"Perhaps a knothole?" the Gun replied hopefully, meeting her question with a question. "My degree of confidence in my location-finding has asymptotically trended towards zero."
The Girl knew she should head for her bolthole. She hadn't actually had anyone to talk to since the Other Girl had died last winter, of an infected cut from a barbed wire fence. The bones in the Parent Cave were good listeners, but they never had anything to say. She'd long ago played out her memories of talking to the Mother, gaunt as leather stretched over cedar posts. The Mother had poured out everything that a Mother could tell a Girl about living in this world, before her words fled with her bones to join all the other Parents three winters past.
She'd seen Men in the distance three times since the Mother had died, but the Girl knew she should only show herself or speak to Women. Except Women never came weaving their way among the rusted mounds down the High Road. Only Men with bows and knives and staves and expressions of such starved intensity that the Girl could not imagine approaching them.
Yet now someone was actually talking to her.
She began searching the oaks carefully one by one, studying the splits and knotholes and bear stroppings and rotted bits. The Gun encouraged her with small words, complimenting the Girl on her powers of observation, but something about the flat, toneless echo of the voice meant she couldn't just follow the sound.
Finally she found a dark, hollow nub of metal embedded in a small burl.
"Is this you?" she asked, touching it carefully.
"Yes!" the Gun said, and it sounded so thrilled the Girl could only smile.
"You're, well… stuck… inside the tree."
"My last user placed me in a hollow for safekeeping." The Gun's glee had fled once more.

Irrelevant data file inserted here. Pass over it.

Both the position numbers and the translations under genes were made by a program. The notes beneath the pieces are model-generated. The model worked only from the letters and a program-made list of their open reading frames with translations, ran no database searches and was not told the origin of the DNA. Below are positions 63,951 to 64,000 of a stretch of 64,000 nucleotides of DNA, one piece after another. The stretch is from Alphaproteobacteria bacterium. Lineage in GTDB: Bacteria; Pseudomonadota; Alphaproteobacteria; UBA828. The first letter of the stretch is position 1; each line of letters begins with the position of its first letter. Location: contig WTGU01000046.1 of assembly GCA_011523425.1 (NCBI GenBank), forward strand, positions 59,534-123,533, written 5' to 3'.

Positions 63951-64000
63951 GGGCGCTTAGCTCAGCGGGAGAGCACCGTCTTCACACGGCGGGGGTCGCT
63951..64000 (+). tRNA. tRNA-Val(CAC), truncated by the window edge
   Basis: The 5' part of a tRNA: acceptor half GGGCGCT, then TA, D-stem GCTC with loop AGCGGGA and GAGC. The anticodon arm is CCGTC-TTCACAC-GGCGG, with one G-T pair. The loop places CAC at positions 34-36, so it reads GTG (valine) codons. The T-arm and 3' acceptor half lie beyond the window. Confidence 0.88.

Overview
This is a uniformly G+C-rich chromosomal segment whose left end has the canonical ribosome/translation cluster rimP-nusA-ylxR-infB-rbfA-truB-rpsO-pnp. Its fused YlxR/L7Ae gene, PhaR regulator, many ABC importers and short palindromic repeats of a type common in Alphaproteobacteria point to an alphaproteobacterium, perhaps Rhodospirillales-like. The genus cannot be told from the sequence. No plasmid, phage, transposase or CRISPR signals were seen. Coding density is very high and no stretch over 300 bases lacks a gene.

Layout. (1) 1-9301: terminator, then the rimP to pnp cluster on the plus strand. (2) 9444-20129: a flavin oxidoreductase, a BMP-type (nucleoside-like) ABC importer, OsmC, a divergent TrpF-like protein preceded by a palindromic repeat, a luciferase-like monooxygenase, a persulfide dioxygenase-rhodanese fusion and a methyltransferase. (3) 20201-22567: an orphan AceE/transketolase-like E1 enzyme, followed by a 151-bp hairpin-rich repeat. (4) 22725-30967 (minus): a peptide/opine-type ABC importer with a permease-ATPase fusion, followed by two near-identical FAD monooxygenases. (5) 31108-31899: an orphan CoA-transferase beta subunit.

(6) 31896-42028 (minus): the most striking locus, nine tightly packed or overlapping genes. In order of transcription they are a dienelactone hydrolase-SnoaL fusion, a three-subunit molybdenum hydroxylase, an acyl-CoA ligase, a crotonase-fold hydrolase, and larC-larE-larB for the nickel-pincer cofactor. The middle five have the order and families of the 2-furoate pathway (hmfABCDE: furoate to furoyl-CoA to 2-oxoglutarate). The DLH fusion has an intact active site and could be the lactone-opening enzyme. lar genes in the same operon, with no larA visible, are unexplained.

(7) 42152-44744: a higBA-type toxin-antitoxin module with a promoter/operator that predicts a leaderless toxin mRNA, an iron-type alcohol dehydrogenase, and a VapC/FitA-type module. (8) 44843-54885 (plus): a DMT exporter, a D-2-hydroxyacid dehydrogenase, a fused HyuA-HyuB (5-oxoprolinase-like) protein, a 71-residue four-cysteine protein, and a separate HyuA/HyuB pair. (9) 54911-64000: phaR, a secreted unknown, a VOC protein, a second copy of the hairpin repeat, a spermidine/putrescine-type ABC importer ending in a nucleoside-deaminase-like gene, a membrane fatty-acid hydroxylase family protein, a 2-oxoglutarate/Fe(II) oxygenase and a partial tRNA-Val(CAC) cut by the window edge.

"Username Here?" the Girl asked. "Is she dead now?"
"Everyone I have ever known is dead now." The Gun had decided not to elaborate on its role in some of those deaths. Over the silent, lonely years, it had begun to question its purposes.
"I'll need to fetch my axe and cut you out," the Girl said. "And it's getting colder."
"Please, don't leave me."
"I cannot stay here at night. Wolves come, and maybe even Men. Besides," she added with the practicality of a born survivor, "it will be too cold and I don't have blankets or a fire."
"Fire?" the Gun asked. "I can fire."
"I don't think we mean the same thing," the Girl said carefully, wary once again. She scooped up a few more acorns that were scattered close to hand, tucked them into her bark-weave carryall, and turned her back on the oaks. She had decided the Gun was some sort of Man, maybe a ghost or something.
As she walked away, the Gun performed a swift series of ballistic computations. Yes, it could. Firing on the Girl with self-guided munitions had a 94.37% accuracy even under current compromised conditions, and was well within the Gun's core design parameters. But no, it did not want to. The Gun was not sure why. Perhaps because the world was full of dead people. Mostly, though, it realized she might come back and talk some more.
"Good bye," said the Gun. Only the east wind answered, whistling a lonely tune amid the twilight oaks as the Girl faded to a flitting shadow and the brassy sun retreated to trouble the far side of the world.
The End
This story was first published on Tuesday, February 22nd, 2011


I like the idea of the naive narrator, creating a story where the reader knows more than the character. It's a technique with limited application, but I thought it worked out fairly well in this case. Plus, well, a story is always more interesting with a moral choice in it. Even when the morality is hard to recognize.

- Jay Lake